VALPARAISO | Graduating seniors at Valparaiso High School were seeing double at commencement ceremonies Friday evening.
It was the first time in the school’s history that twins served as guest speakers at the event.
Seniors Tyler and Amanda Smaga each took their turn at the podium to bid farewell to their fellow graduates and wish them well.
Tyler Smaga, dubbed “a goofball” by senior class president McCaul Sawina in her introduction, recalled a favorite memory for each letter of the alphabet.
“Z is for zippity-do-dah, we’re done,” said Smaga at the end of his speech.
Smaga thanked his class for its support and friendship.
“This class is the reason I wake up every morning,” Smaga said.
Amanda Smaga also honored her classmates and teachers.
“I never imagined how many amazing people would inspire me to keep on trying,” she said. “We were helped by each other. Every single person here today contributed to the success of each of us.”
Valparaiso High School Principal Reid Amones thanked the class for its successful year.
“As a first-year principal, I could not have asked for a better group of young men and women,” Amones said.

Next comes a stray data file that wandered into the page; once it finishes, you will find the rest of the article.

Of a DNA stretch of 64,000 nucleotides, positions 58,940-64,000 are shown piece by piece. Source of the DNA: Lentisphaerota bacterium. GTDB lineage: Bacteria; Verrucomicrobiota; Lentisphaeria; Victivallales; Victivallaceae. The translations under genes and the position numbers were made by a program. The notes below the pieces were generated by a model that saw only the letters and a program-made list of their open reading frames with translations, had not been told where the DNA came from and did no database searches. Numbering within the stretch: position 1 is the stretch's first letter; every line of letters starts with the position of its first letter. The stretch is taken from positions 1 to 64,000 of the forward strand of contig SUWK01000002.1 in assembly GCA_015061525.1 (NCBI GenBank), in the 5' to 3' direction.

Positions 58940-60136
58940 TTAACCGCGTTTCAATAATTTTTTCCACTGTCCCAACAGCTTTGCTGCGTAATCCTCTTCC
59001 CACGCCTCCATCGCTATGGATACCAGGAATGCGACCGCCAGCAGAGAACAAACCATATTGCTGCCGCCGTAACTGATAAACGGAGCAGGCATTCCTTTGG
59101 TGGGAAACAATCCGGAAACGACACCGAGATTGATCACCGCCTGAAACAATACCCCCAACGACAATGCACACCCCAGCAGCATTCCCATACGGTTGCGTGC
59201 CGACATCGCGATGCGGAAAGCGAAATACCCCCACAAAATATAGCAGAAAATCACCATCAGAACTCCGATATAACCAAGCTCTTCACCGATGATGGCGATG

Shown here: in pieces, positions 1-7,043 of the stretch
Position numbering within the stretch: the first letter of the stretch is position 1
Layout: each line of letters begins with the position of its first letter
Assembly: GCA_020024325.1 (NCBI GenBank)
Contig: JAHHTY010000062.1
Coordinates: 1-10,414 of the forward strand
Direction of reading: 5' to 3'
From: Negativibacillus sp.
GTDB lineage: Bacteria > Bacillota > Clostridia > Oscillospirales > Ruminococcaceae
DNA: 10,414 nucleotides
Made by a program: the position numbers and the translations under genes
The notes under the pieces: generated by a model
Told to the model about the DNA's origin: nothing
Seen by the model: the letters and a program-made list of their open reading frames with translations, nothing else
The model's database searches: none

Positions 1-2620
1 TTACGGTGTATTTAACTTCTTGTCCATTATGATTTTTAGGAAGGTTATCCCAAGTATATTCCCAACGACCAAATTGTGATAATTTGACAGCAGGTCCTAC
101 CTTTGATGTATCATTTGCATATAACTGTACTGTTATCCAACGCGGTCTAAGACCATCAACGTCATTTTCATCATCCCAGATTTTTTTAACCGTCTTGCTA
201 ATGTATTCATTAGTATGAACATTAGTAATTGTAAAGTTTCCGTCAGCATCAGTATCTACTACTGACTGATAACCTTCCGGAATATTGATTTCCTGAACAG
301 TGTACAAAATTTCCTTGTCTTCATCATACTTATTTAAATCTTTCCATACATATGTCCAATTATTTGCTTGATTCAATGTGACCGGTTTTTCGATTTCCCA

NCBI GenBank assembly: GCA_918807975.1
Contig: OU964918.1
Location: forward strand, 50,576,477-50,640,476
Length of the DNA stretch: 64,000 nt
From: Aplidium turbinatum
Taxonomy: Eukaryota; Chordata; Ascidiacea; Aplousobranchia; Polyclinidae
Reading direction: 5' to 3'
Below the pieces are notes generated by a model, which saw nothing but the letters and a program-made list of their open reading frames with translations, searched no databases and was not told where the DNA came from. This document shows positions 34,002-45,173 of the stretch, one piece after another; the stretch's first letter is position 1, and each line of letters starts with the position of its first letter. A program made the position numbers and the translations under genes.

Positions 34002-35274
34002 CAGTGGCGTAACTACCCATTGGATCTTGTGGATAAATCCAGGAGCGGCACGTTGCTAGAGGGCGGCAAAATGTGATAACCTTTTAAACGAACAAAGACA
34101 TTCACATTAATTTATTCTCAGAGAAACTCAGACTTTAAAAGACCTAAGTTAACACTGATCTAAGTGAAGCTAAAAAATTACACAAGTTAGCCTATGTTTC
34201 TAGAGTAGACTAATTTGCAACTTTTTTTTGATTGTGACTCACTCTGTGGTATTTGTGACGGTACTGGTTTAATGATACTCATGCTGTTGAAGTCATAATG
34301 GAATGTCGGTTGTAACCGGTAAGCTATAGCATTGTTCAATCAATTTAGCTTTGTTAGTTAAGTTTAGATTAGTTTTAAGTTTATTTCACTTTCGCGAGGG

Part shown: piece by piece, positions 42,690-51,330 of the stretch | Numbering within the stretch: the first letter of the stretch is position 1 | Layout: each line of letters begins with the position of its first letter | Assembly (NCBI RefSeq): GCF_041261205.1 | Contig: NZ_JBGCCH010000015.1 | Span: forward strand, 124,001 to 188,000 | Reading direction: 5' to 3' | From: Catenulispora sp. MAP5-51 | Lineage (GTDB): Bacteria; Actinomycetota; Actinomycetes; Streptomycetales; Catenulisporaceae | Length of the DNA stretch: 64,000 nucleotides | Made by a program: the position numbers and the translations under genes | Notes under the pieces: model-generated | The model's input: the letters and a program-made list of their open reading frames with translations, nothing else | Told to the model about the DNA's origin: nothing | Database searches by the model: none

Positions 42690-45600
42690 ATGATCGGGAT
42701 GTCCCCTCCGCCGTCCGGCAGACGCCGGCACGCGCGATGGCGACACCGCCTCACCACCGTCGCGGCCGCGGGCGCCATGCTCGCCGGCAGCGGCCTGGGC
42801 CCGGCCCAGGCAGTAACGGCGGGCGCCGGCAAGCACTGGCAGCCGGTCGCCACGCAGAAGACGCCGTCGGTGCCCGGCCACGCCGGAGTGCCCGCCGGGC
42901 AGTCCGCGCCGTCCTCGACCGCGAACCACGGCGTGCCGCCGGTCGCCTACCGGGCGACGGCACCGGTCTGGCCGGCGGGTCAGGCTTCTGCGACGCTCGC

Senior Alexander Abraham moved with his family from Sheffield, England, to Valparaiso when he was a freshman.
“It was pretty easy to make friends,” Abraham said.
Abraham enjoyed playing football and attending retreats with his fellow classmates. He will attend Ball State University in the fall.
“I’m ready for something new,” Abraham said.
Ashley Baker was thankful for attending the school because at she felt she wasn’t doing well at her previous school.
“The teachers here are really caring,” Baker said. “They helped me when I was at the bottom to get back to the top, where I’m supposed to be.”
Baker, whose mom, Vernecia, was in the audience, plans to attend a community college in January to become a radiology technician.
“Anything in the health care field,” Baker said. “That’s where the money is.”
In her speech, Amanda Smaga advised her fellow graduates to cherish their memories of high school but also look to the future.
“There is a reason the windshield is bigger than the rearview mirror,” she said.